Luke 19:10 tells us that “The Son of Man is come to seek and to save, that which was lost.” Now we all agree that He came to “seek,” the lost, but the text includes “to save” as equally a part of His purpose. Did He change His mind, or did He fail to accomplish His purpose?

      Roy, If I come across as a bit brusque, or “put downish,” please accept my apologies, i am hurrying in this apologia and not taking time to choose my words as well as I might. I would prefer a gentle spirit to a guy who has (or thinks he has) all the answers, any day. i realize that theoretically, and I suppose even logically, I could be wrong, though i just don’t see how this teaching could be wrong. There is so much more that argues the case, I can only scratch the surface here. The atonement at Calvary is the central point in mankind’s ultimate and final restoration.

      I will try to get back to this.
      Best regards, Brother Stumblefoot

    • Brother Stumblefoot

      Hello again Roy,

      A couple more scriptures that in my opinion, speak of an ultimate reconciliation of all men:
      Ist John 3:8. “For this purpose the Son of God was manifested, that He might destroy (render ineffective) the works of the devil.” Doesn’t this sound pretty good, all that Satan has done will be rendered ineffective? He has brought sin and death to this world; that is going to be rendered ineffective. It is not here some works of Satan, but “the works” of Satan. This has to be seen as
      all his works, sin and death and alienation from God included.

      John 12:32: “and I, if I be lifted up from the earth, will draw all men unto myself.” The word “draw” here is a strong word, meaning to literally drag all men to Himself. We don’t see that happening now, but it is a promise that will be fulfilled–in due season, evidently in the afterlife.

      And of course there are many scriptures that speak of God’s love and mercy and compassion. If God really loved all these people (and He did/does) which He has either caused or allowed to be born into this world, doesn’t it seem logical that He would have come up with a plan that would definitely keep them out of an eternal Hell, a plan with no contingencies (and He did, it was Calvary).

      That there are many scriptures that speak of God’s judgment it cannot be denied. Have we noticed though, that in James we are told that “mercy boasts over judgment.” God’s terrible judgments are designed, at least in part, to bring the “holdout rebel” to Himself.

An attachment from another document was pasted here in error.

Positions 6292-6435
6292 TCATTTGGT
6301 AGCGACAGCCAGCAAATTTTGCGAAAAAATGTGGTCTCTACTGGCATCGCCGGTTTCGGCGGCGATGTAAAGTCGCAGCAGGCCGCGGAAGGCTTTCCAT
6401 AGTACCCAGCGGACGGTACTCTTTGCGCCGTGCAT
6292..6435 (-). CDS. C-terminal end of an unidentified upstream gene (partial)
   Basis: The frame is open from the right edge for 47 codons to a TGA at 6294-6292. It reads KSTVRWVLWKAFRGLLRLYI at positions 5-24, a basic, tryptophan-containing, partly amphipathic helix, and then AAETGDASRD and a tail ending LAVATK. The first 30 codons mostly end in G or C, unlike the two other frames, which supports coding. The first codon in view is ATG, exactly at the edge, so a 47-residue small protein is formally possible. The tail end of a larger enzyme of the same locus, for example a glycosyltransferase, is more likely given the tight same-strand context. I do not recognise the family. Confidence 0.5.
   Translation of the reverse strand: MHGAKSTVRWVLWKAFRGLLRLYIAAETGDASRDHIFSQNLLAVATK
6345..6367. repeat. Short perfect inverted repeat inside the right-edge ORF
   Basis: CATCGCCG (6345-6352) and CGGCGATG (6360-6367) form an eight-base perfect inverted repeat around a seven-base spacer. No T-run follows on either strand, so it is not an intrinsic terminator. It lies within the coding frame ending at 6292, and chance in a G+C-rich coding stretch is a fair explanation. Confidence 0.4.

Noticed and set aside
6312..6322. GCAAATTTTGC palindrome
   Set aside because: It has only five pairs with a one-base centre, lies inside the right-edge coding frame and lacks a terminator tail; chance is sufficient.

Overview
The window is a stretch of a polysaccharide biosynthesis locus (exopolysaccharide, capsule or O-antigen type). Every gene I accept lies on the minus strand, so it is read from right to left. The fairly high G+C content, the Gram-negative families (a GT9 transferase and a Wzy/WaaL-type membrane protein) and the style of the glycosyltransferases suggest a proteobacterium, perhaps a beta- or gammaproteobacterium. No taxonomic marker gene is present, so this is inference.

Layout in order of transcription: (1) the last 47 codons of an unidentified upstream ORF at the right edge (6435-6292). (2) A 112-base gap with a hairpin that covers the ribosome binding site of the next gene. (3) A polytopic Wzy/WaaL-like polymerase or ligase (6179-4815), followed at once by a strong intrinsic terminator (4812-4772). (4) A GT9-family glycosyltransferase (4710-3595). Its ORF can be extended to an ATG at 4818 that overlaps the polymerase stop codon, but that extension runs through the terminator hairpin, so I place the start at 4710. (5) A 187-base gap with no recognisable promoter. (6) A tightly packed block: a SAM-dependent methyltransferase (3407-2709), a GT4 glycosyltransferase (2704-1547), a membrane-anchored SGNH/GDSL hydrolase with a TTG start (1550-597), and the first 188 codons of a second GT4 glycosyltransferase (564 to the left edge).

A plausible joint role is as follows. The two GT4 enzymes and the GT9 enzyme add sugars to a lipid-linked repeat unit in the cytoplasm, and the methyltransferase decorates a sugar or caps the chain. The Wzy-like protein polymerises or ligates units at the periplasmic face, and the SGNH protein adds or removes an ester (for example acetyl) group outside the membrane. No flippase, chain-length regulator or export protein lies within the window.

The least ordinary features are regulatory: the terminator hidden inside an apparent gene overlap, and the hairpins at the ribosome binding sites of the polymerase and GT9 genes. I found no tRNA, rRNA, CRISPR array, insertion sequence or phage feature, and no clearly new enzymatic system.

Is the church today aware that the words “eternal, everlasting, forever, etc”., do not always mean
      just that, “eternal, everlasting, forever, etc.” The Greek word for these in almost all cases is “aion,” which has a basic meaning of “age.” While words may have different usages in different contexts, and probably in describing the attributes of God Himself, aion or aionios (the adjective)
      we would assign the meaning of eternal, etc. But there are many places in the Bible where one could not assign that meaning, but rather “age” would be the proper and only understanding of it. It might be noted that in many of these such places, the KJV uses the word “world,” but occasionally it does use “age.” It is the same basic Greek word though, in virtually every place. When the adjective form is used, it does not somehow change to eternal, except as stated above, when it speaks of the attributes of God Himself.

      It was in the mid to late sixth century that a church council,in Constantinople as i recall, “decreed” or “decided” that there is an “eternal” Hell. Prior to this time, there was no church creed that spoke of an eternal judgment. Church and civil leaders took advantage of this teaching to help them control the common people. The leaders of the Reformation evidently did not give serious thought to this doctrine, but accepted what had been handed down by the catholic Church.

      Better run, Brother Stumblefoot

    • Roy Ingbre

      Br. Stumblefoot,
      It seems that my reply to your oct 13 comment did not make it here, hence your two comments together. I did not make a copy so I guess it is lost, but you might have received it personally.

      At any rate – to keep it shorter this time. There really is not need to carry this further. The fact of the Cross of Christ is that He died (provided) for ALL, however, ONLY them who receive Him…. John 1:12: But as many as received him, to them gave he power to become the sons of God, even to them that believe on his name: